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Towards a framework for modern sports governance

Recommendation 2120 (2018)

Author(s):
Parliamentary Assembly
Origin
Assembly debate on 24 January 2018 (5th Sitting) (see Doc. 14464 and addendum, report of the Committee on Culture, Science, Education and Media, rapporteur: Mr Mogens Jensen). Text adopted by the Assembly on 24 January 2018 (5th Sitting).
1. The Parliamentary Assembly, referring to its Resolution 2199 (2018) “Towards a framework for modern sports governance”, stresses the need to set up a global framework for good governance in sport that respects the principles of democracy, transparency, accountability and integrity, and upholds the sports ethics values of fair play, respect for human rights and human dignity, solidarity, diversity and prohibition of any form of discrimination.
2. The Assembly welcomes the final resolutions of the 14th Council of Europe Conference of Ministers responsible for Sport (Budapest, 29 November 2016), notably the recommendations made in the resolution “Towards better governance in sport through enhanced co-operation between governmental bodies and stakeholders in sport”, and the action already taken thereupon.
3. In this context, the Assembly commends the work which has already been carried out by the Council of Europe’s Enlarged Partial Agreement on Sport (EPAS); in particular, it welcomes the drafting of a new Committee of Ministers recommendation to member States on the promotion of good governance in sport, the collection and publication of good practices in sports governance and the creation of a database on alleged cases of corruption. It calls on the Committee of Ministers to urge all member States to join EPAS.
4. It further commends the role of the Council of Europe, notably through the active involvement of EPAS in setting up the International Partnership against Corruption in Sport (IPACS) and in assuming leadership of its task force on optimising the processes of compliance with good governance principles to mitigate the risk of corruption.
5. In light of the above, the Assembly calls on the Committee of Ministers:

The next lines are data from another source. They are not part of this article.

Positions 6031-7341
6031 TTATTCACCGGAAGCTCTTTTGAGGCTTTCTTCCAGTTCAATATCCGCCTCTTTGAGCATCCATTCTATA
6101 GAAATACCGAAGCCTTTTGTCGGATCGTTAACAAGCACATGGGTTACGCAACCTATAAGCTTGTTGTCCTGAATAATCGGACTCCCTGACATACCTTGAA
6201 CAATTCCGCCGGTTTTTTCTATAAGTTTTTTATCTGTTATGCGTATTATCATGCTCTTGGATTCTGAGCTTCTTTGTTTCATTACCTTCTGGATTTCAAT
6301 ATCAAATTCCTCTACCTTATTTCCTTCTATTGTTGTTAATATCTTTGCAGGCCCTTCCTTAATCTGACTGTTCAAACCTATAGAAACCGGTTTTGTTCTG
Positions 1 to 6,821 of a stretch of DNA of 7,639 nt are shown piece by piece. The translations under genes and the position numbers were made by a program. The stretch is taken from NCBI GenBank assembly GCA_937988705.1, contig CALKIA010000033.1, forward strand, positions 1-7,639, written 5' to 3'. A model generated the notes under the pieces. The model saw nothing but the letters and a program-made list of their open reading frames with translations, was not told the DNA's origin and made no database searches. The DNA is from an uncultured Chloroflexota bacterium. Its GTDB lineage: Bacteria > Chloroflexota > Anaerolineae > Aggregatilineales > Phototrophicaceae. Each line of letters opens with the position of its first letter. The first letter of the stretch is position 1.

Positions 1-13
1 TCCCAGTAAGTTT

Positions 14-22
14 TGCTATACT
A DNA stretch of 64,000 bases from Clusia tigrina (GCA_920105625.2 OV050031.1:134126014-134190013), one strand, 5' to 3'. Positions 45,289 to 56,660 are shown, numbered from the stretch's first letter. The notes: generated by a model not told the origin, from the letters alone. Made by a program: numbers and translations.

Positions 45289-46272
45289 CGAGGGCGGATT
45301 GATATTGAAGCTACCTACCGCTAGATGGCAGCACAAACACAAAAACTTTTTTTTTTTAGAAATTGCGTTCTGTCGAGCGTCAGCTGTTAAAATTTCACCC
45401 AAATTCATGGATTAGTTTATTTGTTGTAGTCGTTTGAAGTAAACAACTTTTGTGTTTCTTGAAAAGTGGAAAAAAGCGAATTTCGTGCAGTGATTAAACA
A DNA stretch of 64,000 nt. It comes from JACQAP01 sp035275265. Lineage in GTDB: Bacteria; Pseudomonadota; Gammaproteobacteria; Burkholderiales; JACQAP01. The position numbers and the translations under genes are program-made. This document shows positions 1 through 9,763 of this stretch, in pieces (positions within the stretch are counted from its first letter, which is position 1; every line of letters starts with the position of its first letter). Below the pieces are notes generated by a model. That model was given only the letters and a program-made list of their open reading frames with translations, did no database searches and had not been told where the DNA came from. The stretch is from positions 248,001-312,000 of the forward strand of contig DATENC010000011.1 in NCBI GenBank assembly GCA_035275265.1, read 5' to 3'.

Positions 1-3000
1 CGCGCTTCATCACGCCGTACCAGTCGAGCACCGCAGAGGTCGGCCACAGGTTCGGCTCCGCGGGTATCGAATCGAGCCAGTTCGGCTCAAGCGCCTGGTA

5.1 as regards improving the legislative framework, to:
5.1.1 take into consideration the Assembly’s recommendations as outlined in paragraph 17 of Resolution 2199 (2018) in the drafting of the Committee of Ministers recommendation to member States on the promotion of good governance in sport, and in particular, urge all member States not to tolerate any impunity and to take measures to be able to prosecute and sanction corrupt behaviour in the context of sport;
5.1.2 as a further step, consider drafting a Council of Europe convention on good governance in sport in order to complement the Organisation’s existing conventional basis relating to sports ethics and the fight against corruption and fraud, and enable efficient monitoring of compliance with the convention;
5.2 as regards the harmonisation of sports governance standards, to take the lead within IPACS in:
5.2.1 promoting the establishment of common governance standards in sport, taking into account the recommendations presented in the appendix to Resolution 2199 (2018);
5.2.2 setting up a multi-stakeholder round table within the task force on optimising the processes of compliance with good governance principles to mitigate the risk of corruption with a view to launching a discussion on creating certification standards with the International Organization for Standardization (ISO) on governance of sports organisations;
5.3 as regards compliance with standards, to:
5.3.1 ensure that the recommendation to member States on the promotion of good governance in sport provides for the monitoring of its provisions, including a systematic review system of the national policies of good governance in sport and their implementation, and produce a dashboard of the available monitoring results with a view to their critical analysis;
5.3.2 support, at international level, the setting up of a professional and independent ethics rating system of sports organisations;
5.4 as regards knowledge-sharing and participation in multi-stakeholder platforms, ask EPAS to:
5.4.1 continue collecting information on best practices and create online resources that are regularly updated, thereby allowing the Council of Europe to assume the role of an international clearing house on this matter;
5.4.2 conduct trend analyses, based on alleged cases of corruption in sport, on information collected by the Group of States against Corruption (GRECO) and on the monitoring dashboard, and submit them to it, together with proposals, once a year;
5.4.3 participate actively in the work of all relevant multi-stakeholder platforms on sports governance and integrity.
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